Fayette, Marie Madeleine, Pioche De La Vergne, Countess Of

, a French lady, daughter of Aymar de la Vergne, marechal-de-camp, and governor of | Havre-deGrace, bat more distinguished by her wit and literary productions than by her family, was married to the count de Fayette in 1655, and died in lt’i.93. She cultivated letters and the fine arts; and her hotel uas the rendezvous of all who were most distinguished for literary taste. The duke de la Rochefuucault, Huetius, Mennge, La Fontaine, Segrais, were those she saw most frequently. The last, when obliged to quit the house of Mad. de Montpensier, found an honourable retreat with her. The author of “The Memoirs of madame de Maintenon,” has not spoken favourably of this lady, nor represented her manners to be such as from her connections we should suppose. But madame de Sevigne, who had better opportunities of knowing her, and is more to be relied on than the author of the memoirs, has painted her very differently. This lady says, in a letter to her daughter, “Mad. la Fayette is a very amiable and a very estimable woman; and whom yon will love when you shall have time to be with her, and to enjoy the benefit of her sense and wit; the better you luiow her, the more you will like her.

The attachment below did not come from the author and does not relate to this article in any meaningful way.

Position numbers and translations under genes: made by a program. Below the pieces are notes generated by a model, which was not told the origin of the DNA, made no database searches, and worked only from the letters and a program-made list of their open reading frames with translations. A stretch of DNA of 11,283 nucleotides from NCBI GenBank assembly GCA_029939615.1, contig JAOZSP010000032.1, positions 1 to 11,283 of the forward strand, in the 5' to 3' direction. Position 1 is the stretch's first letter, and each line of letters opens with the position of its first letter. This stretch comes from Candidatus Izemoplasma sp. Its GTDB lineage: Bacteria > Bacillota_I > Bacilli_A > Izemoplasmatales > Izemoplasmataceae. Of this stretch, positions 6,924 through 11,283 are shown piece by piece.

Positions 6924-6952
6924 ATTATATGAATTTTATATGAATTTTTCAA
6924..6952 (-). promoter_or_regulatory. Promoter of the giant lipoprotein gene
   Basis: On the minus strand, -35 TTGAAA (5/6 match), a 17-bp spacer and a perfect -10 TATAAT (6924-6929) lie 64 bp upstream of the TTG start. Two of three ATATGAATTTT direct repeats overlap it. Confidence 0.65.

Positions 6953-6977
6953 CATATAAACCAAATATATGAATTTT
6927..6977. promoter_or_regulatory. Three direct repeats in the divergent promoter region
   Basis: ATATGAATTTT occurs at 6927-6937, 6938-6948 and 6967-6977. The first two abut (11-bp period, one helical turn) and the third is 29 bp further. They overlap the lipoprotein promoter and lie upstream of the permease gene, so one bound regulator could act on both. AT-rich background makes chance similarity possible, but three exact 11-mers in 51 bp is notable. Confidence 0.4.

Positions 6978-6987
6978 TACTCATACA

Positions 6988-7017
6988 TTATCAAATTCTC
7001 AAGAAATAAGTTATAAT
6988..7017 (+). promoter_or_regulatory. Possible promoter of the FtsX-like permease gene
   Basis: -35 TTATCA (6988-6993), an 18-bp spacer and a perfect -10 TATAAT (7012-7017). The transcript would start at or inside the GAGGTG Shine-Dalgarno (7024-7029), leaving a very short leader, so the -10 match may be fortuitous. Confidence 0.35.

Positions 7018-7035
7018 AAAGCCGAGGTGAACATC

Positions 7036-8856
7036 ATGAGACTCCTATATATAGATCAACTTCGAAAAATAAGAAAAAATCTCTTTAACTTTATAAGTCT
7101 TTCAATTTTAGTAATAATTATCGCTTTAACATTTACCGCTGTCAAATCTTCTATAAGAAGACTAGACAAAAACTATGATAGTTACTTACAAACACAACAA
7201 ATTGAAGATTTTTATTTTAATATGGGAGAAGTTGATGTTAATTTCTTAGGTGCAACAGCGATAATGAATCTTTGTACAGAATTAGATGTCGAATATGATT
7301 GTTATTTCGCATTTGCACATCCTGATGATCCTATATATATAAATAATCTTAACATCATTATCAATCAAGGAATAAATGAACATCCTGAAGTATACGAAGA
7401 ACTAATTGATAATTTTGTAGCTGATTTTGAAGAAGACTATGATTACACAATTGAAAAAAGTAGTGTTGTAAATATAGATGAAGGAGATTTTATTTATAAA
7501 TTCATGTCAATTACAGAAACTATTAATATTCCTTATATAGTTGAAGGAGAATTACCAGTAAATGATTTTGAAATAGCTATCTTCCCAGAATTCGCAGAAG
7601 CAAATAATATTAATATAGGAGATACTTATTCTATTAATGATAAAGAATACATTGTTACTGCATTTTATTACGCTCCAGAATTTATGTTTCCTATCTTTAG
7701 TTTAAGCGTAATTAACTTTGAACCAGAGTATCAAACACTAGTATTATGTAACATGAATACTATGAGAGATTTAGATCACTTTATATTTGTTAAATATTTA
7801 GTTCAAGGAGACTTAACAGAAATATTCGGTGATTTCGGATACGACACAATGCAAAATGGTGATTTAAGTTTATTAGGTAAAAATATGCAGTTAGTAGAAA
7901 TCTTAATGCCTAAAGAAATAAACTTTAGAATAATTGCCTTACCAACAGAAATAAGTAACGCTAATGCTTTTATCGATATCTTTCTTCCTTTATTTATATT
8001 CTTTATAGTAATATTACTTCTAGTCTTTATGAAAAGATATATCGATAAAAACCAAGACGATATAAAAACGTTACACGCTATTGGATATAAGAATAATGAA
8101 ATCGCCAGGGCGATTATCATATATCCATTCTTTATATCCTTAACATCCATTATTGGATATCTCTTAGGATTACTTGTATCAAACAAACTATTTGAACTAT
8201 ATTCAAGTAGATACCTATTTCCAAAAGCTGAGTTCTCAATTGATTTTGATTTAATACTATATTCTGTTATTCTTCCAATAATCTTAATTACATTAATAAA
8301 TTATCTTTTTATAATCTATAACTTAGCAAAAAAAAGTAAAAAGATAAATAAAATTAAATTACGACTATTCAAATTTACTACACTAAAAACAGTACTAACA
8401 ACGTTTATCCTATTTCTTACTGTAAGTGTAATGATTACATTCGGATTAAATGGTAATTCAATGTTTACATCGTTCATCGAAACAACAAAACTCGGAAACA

The principal works of this lady are, 1. “Zaide,” a romance, often printed, and read by persons who do not usually read romances. 2. “La princesse de Cleves,” a romance also, which Fontenelle professed to have read four times. Mad. la Fayette was so regardless of fame, that she published these works under the name of Segrais, who, however, is supposed to have been no farther concerned than in aiding a little in the design of them. 3. “La princesse de Montpensier,” another romance. Voltaire says, that the romances of Fayette were the first which exhibited the manners of people of fashion in a graceful, easy, and natural way; all before having been pompous bombast, and swelling every thing beyond nature and life. 4. “Memoires de la cour de France pour lea annles 1688 & 1689.” This work is written with address and spirit, and abounds with striking pictures and curious anecdotes. 5. “Histoire d‘Henriette d’Angleterre.” 6. “Divers portraits de quelques personnes de la cour.” All these works are still esteemed and she drew up also other memoirs of the history of her times, which were lent to every body, and lost, by her son the abbe de la Fayette. She understood Latin, which she learned in a very short time. 1